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— Women in Wisconsin’s investing space are making strides, but there’s still more to do to expand their presence, according to a panel of industry leaders.

The Wisconsin Technology Council hosted a virtual Wisconsin WOMEN reception yesterday to discuss the growing role of women in angel investment, venture capital and entrepreneurship. WOMEN stands for Women Opportunities Mentors Entrepreneurs Networking.

The panel included Andrea Dlugos, co-manager of Wisconsin Investment Partners; Richelle Martin, managing director of the Winnow Fund; and Dana Guthrie, managing partner of Gateway Capital Partners.

“I think we are making strides in the right direction but we still have work to do,” Dlugos said. “Providing visibility to women in the investment world is certainly a step in the right direction.”

Wisconsin currently has 13 funds with female managers and five funds that have been founded by women, said Tech Council President Tom Still. He added the funds span the state from Milwaukee to the Northwoods and Madison to Green Bay. 

“There also appears to be a growing ‘youth movement’ that is attracting more women,” he said.

At Wisconsin Investment Partners, 20 of 82 active members are women — a number Dlugos is always looking to add to. 

In her role at the Winnow Fund, under the Badger Fund of Funds umbrella, Martin focuses on pre-seed stage investment in innovations coming from college and university campuses. She said the Badger Fund increased the number of women fund managers by 100 percent, including Guthrie.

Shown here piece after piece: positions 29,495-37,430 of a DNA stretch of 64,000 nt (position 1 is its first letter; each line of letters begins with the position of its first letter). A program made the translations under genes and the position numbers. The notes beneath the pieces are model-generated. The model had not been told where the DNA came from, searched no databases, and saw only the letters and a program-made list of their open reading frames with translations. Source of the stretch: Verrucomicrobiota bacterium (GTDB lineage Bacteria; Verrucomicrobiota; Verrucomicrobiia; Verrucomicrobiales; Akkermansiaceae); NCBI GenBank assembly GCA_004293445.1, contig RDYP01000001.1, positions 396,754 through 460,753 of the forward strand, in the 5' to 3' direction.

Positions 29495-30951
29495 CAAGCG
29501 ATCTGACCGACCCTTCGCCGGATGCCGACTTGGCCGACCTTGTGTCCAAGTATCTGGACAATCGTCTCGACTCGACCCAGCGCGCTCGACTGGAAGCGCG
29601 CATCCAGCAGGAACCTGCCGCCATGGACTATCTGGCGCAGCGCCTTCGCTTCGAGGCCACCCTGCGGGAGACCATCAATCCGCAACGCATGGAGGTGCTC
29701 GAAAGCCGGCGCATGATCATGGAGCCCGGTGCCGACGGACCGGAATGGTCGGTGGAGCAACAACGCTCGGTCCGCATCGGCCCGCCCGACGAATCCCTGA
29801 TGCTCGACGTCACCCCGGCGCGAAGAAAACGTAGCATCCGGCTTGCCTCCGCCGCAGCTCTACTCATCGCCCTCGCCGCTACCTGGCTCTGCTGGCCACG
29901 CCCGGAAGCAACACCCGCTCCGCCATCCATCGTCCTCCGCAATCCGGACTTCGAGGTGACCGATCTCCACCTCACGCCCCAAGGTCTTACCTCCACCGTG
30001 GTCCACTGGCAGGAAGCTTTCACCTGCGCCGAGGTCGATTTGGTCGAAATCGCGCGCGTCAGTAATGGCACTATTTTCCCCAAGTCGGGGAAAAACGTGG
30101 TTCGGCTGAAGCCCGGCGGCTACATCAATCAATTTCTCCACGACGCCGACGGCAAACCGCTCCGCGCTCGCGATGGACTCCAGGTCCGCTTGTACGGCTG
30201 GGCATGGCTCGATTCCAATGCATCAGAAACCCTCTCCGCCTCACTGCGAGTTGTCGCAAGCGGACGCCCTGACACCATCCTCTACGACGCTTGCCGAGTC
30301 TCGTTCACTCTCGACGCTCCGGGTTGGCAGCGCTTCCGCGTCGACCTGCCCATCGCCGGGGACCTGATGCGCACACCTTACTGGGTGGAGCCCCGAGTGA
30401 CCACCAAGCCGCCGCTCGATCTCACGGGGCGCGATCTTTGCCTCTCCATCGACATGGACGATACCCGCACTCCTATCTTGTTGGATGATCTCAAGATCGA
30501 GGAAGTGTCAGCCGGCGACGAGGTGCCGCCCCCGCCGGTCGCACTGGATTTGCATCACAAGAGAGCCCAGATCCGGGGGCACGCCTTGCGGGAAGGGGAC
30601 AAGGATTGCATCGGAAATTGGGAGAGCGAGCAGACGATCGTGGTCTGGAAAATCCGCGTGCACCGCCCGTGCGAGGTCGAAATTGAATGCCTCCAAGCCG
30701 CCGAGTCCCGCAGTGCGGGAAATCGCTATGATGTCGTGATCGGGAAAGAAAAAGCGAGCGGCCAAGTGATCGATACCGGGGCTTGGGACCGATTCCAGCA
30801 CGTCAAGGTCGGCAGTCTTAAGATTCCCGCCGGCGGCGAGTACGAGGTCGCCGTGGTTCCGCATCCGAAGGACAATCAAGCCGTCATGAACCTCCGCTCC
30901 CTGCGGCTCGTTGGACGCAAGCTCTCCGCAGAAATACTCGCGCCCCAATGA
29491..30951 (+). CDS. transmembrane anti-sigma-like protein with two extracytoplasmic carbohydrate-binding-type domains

Both Guthrie and Dlugos said women offer a different perspective on investments, opening up more opportunities.

“Having any type of differing background or experience allows you to bring a different perspective to the table,” Guthrie said. “When you are looking at deals, you have an ability to connect and empathize that someone without that experience may not.”

Dlugos, Martin and Guthrie have felt welcomed and supported as members of the Wisconsin investment community, but being the only women in the room can be uncomfortable, they said.

“My approach to that is to just keep showing up until it is not weird anymore. Across the board, it is becoming normal for women to be a part of these events,” Martin said. “Wisconsin has been a great place for me to enter this ecosystem.”

The cure to unfamiliarity, Guthrie said, is having more women get involved in the space.


# Unemployment Payments Weeks Late in Nearly Every State

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– Foxconn’s incentive talks with state officials remain unresolved, but continue 


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– Region’s manufacturing sector continues growth, but production lost to COVID-19 

– Molson Coors investments in main Milwaukee brewery are boosting production 


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– City of Milwaukee tightens some Covid-19 capacity restrictions for restaurants, bars 

– Dane County Considers More Pandemic Restrictions As GOP Lawmakers Try To Limit Them 


– The Grocery Workers On The Front Lines Of The Pandemic 


– SBA approved 11 Wisconsin firms for a combined $110M in PPP loans. Another 91 were OK’d for $5M or more. 


– Wisconsin golf courses saw biggest increase in activity of 2020 season in October 

– Will fans take a Covid-19 test before attending a pro sporting event? 

– More Deer Harvested During 2020 Gun Season 


– Milwaukee Art Museum loses an estimated $10,000 per day being closed during pandemic 


<i>See these and other press releases: </i>

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– Acuity: Named top employer for new graduates

– Lafayette Ag Stewardship Alliance, The Nature Conservancy: Lafayette County farms make progress on conservation

– The New North: UW Oshkosh COVID-19 impact survey shows Wisconsin businesses wrestle with making short versus long term changes to operations